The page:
### Broadband Download Speeds and Costs

Much has been written lately about the speed and cost of broadband in the US relative to other countries. An article in the

*New York Times*

*allows us to look at a snapshot of these two factors for a group of 21 mostly higher-income countries. Figure 1 shows the relative speeds and costs, by country. To get this, I divided each country's speed (cost) by the (unweighted) average of the download speed (download cost).*

(Click to enlarge.)Compared to this group of countries, the US has a relatively slow download speed (16.9 thousand megabits per second, compared to a group average of 27.4, and a relatively high download cost of $0.53 per megabit per second (group average, $0.46). The US cost is not that far from the group average (15% higher), but the download speed is substantially (38%) slower.

If we look at the relationship between download speed and download cost, we get this:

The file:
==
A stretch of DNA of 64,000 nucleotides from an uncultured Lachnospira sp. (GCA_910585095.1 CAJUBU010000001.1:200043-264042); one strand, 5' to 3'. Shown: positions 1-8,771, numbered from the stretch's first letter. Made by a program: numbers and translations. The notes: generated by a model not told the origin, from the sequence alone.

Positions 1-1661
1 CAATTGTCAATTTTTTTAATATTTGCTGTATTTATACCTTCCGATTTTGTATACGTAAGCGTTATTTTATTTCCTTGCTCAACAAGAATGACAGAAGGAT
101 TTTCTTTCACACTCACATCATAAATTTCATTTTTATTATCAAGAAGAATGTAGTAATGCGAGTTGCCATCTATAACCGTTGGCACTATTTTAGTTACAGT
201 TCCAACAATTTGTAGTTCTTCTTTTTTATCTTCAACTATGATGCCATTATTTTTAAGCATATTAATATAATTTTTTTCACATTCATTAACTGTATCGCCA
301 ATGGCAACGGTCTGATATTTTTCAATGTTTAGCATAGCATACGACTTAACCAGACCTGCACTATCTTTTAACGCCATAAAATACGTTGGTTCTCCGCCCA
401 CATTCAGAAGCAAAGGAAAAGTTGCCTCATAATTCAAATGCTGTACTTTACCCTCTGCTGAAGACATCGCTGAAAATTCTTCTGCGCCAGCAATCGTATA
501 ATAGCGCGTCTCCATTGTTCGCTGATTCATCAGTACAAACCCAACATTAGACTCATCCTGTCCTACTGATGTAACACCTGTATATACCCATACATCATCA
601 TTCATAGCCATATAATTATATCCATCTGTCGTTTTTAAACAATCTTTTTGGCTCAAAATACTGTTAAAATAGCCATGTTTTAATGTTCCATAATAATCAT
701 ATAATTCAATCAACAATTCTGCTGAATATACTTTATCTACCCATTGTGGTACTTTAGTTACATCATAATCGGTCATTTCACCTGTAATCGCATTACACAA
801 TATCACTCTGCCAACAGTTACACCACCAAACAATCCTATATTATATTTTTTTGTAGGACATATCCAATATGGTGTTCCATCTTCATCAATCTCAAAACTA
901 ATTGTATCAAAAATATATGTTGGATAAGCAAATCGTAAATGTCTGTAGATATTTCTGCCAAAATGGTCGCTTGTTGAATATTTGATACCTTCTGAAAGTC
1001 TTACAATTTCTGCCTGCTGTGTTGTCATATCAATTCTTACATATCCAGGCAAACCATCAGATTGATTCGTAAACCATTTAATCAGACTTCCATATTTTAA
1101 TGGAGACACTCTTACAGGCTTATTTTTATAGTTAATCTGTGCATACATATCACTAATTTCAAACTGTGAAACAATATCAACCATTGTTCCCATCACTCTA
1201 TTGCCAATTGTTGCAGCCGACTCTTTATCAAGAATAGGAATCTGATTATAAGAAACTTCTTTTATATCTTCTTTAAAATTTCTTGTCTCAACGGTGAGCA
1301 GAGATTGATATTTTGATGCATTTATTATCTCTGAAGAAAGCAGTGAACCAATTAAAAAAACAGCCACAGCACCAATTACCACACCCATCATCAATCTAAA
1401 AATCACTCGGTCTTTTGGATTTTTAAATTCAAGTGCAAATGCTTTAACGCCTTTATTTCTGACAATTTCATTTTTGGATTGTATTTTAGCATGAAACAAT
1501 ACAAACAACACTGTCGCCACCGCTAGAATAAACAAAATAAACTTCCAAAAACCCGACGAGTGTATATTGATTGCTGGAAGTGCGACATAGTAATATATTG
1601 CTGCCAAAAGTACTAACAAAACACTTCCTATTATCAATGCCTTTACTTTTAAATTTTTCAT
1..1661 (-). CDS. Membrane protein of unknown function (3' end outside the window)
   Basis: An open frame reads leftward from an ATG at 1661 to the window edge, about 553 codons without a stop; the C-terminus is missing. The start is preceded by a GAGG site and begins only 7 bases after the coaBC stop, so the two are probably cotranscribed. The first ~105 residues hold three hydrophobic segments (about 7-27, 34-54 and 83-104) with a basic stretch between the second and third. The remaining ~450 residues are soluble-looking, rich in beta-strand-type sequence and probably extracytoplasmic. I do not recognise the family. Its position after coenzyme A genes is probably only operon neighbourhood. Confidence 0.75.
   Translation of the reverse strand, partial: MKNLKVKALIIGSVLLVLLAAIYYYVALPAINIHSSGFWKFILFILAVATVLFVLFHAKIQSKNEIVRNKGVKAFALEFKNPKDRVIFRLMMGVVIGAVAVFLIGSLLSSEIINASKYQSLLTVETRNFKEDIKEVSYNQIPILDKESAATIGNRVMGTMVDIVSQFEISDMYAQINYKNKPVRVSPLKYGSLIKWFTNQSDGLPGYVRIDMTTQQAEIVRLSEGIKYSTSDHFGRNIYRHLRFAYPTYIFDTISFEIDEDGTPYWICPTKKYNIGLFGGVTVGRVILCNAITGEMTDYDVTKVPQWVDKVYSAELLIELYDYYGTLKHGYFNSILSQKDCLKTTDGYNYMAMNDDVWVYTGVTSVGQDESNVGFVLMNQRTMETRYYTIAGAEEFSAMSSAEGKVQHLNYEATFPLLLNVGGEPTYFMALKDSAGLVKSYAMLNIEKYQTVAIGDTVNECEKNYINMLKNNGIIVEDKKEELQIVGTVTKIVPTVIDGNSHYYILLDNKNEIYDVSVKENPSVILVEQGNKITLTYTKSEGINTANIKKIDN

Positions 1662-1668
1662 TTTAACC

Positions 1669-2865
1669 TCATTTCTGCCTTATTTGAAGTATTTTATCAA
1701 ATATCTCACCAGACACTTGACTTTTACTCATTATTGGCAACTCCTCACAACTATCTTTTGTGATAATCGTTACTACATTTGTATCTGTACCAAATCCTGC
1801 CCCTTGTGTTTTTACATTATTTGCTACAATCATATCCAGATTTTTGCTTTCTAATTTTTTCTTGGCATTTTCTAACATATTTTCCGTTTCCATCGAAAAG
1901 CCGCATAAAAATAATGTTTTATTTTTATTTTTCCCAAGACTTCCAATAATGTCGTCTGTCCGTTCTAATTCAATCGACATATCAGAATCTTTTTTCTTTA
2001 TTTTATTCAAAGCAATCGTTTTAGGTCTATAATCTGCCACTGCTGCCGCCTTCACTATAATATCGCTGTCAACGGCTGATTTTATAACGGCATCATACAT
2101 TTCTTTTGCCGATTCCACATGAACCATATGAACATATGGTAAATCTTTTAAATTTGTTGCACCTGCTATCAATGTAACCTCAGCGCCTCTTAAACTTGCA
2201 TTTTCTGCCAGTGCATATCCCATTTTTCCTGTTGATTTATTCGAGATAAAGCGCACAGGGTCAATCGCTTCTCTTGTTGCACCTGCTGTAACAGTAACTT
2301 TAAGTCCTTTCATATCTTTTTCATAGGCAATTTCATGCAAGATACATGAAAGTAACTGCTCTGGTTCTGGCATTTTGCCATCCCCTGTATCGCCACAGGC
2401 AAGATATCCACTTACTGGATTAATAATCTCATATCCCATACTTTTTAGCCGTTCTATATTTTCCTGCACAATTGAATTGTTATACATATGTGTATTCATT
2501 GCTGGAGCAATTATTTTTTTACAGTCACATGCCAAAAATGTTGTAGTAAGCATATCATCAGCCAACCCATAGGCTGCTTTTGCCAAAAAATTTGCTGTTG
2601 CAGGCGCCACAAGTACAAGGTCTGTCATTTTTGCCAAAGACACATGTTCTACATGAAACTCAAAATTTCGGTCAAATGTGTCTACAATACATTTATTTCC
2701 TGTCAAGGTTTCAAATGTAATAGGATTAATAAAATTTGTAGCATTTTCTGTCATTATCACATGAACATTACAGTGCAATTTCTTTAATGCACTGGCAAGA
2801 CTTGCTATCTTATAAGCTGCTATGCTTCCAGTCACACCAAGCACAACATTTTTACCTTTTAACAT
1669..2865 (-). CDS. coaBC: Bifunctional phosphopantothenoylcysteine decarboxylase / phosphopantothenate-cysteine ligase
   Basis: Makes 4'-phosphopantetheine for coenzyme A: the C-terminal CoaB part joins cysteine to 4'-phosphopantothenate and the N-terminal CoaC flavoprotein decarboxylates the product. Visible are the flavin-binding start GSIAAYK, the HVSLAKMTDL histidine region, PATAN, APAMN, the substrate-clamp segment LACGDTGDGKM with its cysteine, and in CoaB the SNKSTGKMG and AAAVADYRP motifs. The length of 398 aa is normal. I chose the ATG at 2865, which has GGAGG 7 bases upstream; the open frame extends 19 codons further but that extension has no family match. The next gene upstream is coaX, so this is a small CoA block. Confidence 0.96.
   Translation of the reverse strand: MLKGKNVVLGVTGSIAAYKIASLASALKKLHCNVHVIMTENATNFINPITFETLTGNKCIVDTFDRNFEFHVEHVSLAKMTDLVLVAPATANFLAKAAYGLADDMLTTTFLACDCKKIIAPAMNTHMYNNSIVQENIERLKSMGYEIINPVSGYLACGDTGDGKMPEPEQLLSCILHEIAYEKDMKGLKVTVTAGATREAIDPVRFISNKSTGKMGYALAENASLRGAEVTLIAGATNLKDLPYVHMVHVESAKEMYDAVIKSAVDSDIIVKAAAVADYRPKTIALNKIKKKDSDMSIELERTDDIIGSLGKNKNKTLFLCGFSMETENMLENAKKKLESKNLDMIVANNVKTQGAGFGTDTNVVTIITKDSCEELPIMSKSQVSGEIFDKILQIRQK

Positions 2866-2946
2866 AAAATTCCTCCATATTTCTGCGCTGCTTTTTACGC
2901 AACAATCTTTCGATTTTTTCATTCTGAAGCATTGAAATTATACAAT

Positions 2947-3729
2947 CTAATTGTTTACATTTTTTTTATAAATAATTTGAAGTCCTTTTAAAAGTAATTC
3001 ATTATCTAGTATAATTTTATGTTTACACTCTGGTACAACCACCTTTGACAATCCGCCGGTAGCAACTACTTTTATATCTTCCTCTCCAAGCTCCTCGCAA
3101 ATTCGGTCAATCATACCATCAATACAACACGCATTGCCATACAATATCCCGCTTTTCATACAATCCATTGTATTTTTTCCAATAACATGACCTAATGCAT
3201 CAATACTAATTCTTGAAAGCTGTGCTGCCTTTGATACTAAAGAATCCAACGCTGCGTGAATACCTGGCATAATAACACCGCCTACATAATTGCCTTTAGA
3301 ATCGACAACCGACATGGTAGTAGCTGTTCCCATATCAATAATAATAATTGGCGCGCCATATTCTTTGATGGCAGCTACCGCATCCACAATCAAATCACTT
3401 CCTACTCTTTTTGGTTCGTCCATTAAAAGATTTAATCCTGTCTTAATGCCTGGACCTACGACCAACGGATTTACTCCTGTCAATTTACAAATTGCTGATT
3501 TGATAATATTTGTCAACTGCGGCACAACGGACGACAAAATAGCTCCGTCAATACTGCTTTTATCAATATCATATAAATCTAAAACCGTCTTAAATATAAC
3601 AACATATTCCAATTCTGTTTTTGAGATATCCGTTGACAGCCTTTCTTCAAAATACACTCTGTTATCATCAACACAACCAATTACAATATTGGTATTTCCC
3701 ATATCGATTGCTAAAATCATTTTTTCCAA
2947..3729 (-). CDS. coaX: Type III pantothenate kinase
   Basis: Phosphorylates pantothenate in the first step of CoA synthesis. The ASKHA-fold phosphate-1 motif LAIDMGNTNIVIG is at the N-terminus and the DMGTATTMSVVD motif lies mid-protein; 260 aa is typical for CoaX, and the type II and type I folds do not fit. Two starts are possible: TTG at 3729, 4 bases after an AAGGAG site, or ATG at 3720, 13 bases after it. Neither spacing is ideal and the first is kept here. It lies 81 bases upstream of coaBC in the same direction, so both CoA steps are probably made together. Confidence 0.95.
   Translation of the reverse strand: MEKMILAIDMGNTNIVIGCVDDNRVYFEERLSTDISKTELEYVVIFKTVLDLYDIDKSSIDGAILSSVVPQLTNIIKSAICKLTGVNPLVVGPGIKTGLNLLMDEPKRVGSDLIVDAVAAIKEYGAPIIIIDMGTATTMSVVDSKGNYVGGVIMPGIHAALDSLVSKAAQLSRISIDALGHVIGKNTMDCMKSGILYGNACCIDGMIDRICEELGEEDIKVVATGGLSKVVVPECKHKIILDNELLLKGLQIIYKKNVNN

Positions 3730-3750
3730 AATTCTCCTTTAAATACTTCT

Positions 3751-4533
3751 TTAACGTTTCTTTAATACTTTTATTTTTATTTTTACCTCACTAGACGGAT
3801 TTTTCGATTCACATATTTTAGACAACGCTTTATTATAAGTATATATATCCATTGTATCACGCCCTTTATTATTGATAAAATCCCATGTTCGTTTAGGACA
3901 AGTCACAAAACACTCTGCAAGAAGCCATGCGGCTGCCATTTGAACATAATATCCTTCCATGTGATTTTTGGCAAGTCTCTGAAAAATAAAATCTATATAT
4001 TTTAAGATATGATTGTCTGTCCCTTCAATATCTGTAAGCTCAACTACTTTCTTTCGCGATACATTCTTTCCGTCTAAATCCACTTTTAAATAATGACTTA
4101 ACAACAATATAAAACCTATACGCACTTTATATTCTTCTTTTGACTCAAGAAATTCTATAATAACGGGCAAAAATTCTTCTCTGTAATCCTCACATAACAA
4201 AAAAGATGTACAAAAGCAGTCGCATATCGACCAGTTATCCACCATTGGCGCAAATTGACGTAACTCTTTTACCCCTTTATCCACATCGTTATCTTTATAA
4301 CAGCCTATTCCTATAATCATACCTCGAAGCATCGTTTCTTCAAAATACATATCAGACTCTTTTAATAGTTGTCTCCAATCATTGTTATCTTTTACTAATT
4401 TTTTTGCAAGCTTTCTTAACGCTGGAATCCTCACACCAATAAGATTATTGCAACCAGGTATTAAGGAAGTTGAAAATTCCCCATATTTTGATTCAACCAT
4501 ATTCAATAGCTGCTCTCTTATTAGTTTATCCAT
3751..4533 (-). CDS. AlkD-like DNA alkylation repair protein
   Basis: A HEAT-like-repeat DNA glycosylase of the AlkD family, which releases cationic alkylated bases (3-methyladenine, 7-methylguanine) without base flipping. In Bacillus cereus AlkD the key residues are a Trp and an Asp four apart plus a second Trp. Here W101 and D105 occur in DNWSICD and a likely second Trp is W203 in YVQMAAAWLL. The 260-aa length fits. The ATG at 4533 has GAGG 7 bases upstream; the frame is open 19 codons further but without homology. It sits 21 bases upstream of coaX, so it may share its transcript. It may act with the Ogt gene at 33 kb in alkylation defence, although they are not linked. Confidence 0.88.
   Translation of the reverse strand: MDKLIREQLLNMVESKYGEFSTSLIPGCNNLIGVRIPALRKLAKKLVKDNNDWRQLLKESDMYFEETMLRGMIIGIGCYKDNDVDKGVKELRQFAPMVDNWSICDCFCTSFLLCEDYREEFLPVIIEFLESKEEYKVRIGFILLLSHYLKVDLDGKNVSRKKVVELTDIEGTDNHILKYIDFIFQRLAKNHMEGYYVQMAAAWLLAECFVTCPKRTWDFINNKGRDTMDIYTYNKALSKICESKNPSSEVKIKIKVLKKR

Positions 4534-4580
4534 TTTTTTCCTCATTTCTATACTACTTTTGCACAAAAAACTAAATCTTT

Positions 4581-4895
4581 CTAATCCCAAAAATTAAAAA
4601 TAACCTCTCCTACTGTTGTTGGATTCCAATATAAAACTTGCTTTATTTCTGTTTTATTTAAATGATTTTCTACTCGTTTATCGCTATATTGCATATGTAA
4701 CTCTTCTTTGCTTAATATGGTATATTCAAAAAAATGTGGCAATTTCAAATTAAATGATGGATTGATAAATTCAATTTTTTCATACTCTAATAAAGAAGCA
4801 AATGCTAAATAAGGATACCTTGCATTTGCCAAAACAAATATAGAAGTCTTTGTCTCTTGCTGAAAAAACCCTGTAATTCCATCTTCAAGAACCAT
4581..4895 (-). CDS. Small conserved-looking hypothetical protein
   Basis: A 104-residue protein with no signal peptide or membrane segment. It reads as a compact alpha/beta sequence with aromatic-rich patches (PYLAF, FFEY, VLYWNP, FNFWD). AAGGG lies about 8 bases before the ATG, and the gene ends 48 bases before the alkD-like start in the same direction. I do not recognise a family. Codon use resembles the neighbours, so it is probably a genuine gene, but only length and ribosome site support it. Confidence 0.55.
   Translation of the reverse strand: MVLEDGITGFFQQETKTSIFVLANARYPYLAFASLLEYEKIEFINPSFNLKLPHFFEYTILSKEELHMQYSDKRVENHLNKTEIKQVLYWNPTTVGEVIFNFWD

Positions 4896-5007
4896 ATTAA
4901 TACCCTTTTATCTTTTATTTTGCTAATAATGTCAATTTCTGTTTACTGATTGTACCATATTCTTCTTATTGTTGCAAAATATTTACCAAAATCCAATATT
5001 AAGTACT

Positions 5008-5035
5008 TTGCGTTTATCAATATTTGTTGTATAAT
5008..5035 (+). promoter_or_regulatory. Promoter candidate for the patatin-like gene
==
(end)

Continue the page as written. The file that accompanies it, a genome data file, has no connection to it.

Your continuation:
(Click to enlarge.)On average, download costs

*fall*as download speeds

*rise*(the correlation coefficient is -0.397, significantly different from zero at the 1% level). Interestingly, the US lies almost perfectly on the regression line--on average, the U.S. has a download cost that we would "predict" from its download speed. [I should note that the relationship is strongly affected by four outliers--two extremely high-cost, low-speed (Greece and Turkey) and two very low cost, high-speed (The Netherlands and South Korea) countries. Excluding those four countries, the correlation coefficient falls to -0.288, still significant, and the US has a higher cost than "predicted."]

I have no big point here, just some interesting data.